Something of a storm has been swirling around Ashley Cole since he arrived in the Italian capital over the summer, his transition to life in the peninsula not particularly smooth.
The former Chelsea left-back chose Serie A as his new challenge upon leaving Stamford Bridge in the summer, having spurned the opportunity to move to MLS.
Times have so far been tough for the Englishman abroad. From some nervy performances in the league to his Champions League pasting by Arjen Robben, it has been turbulent.
Cole has gotten plenty of stick from the Italian press. His poor form has been used as a retroactive explanation for why Chelsea let him go, with the flop label widely applied.
Given the incredible amount of talk that has surrounded Cole, it’s almost hard to believe that up to this point he’s made only 10 appearances in a Roma shirt.
Reports on the 33-year-old’s status in the past month have been dominated by the suggestion that he could make a quick exit in January from the Stadio Olimpico.
MLS – which didn’t pique Cole’s interest in the summer – has been tipped as a destination, while Manchester United were even said to be interested in taking him back to the Premier League.
But Cole’s agent David Manasseh has maintained that the former Blue is content in the Eternal City, adapting to his new surroundings better with each passing day.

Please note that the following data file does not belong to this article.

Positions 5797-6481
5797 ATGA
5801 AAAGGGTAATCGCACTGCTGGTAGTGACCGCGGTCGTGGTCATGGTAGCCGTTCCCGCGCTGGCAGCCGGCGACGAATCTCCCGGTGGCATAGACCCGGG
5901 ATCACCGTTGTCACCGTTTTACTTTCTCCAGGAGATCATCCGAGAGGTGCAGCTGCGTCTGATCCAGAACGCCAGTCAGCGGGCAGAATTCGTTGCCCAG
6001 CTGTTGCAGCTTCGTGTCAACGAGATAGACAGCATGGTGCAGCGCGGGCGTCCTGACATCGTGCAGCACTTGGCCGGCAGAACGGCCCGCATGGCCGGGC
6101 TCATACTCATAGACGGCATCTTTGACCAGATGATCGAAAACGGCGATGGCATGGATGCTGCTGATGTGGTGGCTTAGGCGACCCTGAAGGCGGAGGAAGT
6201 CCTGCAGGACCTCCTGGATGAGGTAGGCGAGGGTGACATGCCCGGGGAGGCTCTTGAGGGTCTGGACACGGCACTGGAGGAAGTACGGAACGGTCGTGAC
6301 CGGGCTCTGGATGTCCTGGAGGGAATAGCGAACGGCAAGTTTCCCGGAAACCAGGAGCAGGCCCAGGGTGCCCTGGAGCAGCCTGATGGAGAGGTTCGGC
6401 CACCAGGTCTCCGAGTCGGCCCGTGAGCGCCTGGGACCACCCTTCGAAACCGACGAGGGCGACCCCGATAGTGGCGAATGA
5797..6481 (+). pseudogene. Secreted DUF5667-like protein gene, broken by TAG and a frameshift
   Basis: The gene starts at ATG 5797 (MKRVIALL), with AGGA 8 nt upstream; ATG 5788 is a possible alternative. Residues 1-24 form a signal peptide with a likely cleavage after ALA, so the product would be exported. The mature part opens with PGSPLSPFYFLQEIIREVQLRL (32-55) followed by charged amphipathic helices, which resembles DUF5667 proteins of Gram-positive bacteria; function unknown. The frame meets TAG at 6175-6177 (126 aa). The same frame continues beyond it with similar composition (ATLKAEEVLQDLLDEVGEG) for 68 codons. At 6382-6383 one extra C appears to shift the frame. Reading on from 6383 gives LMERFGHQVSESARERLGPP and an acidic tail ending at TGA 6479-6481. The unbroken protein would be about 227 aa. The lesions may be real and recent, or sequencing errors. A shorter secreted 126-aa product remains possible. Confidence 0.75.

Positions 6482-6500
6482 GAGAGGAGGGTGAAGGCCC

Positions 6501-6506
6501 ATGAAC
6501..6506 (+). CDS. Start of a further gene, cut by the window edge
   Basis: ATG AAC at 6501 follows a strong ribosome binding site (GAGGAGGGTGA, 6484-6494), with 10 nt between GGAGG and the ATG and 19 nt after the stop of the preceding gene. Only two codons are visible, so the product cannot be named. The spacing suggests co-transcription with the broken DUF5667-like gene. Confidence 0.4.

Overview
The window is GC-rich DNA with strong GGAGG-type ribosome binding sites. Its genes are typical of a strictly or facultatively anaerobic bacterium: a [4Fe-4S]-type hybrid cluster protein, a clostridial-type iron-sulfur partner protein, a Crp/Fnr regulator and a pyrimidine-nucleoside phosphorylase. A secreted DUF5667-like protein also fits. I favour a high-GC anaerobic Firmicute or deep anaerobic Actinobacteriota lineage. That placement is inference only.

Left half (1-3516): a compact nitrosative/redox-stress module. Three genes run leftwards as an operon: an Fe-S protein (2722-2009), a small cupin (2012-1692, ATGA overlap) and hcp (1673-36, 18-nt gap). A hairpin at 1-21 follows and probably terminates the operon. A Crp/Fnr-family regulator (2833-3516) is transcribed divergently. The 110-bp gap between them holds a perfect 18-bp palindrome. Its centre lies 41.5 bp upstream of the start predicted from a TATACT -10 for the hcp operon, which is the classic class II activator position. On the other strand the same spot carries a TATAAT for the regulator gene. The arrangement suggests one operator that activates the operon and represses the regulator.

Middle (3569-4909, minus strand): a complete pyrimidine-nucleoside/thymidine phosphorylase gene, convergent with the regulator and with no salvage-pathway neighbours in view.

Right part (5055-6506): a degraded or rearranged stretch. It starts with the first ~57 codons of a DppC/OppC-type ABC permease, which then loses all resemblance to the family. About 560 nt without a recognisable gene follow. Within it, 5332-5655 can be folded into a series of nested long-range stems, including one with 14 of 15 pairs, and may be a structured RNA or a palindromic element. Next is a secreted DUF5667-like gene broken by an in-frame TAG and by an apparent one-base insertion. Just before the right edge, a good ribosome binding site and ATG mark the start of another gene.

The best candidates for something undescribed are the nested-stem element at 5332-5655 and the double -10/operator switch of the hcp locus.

According to Sky Sport Italia’s Gianluca Di Marzio, Cole is indeed focused on integrating into his new environment.
“Ashley Cole will improve once he’s learnt the language,” Di Marzio writes. “The former Chelsea man is closely studying Italian every day, a sign that he hasn’t already started packing to move to MLS or other destinations. If that were the case, studying would be a waste of time.”
It’s been suggested before that Cole has struggled partly due to the language barrier, which has impeded his ability to communicate with his team-mates on the pitch.
Furthermore, he’ll better absorb the ideas put to him in training as his Italian comprehension improves, while settling in to daily life will become easier in turn.
As Di Marzio notes, Cole appears to be putting in the necessary effort. If he were eyeing an escape to the United States, learning the language wouldn’t be on the docket.
Cole’s studies serve to corroborate what his agent has said about wanting to continue his adventure at Roma, though it remains to be seen what his legacy there will be.
There’s still time for Cole to prove that age hasn’t taken too much of a toll on his abilities, and learning the Italian language should at the very least give him a platform spring off of at Roma.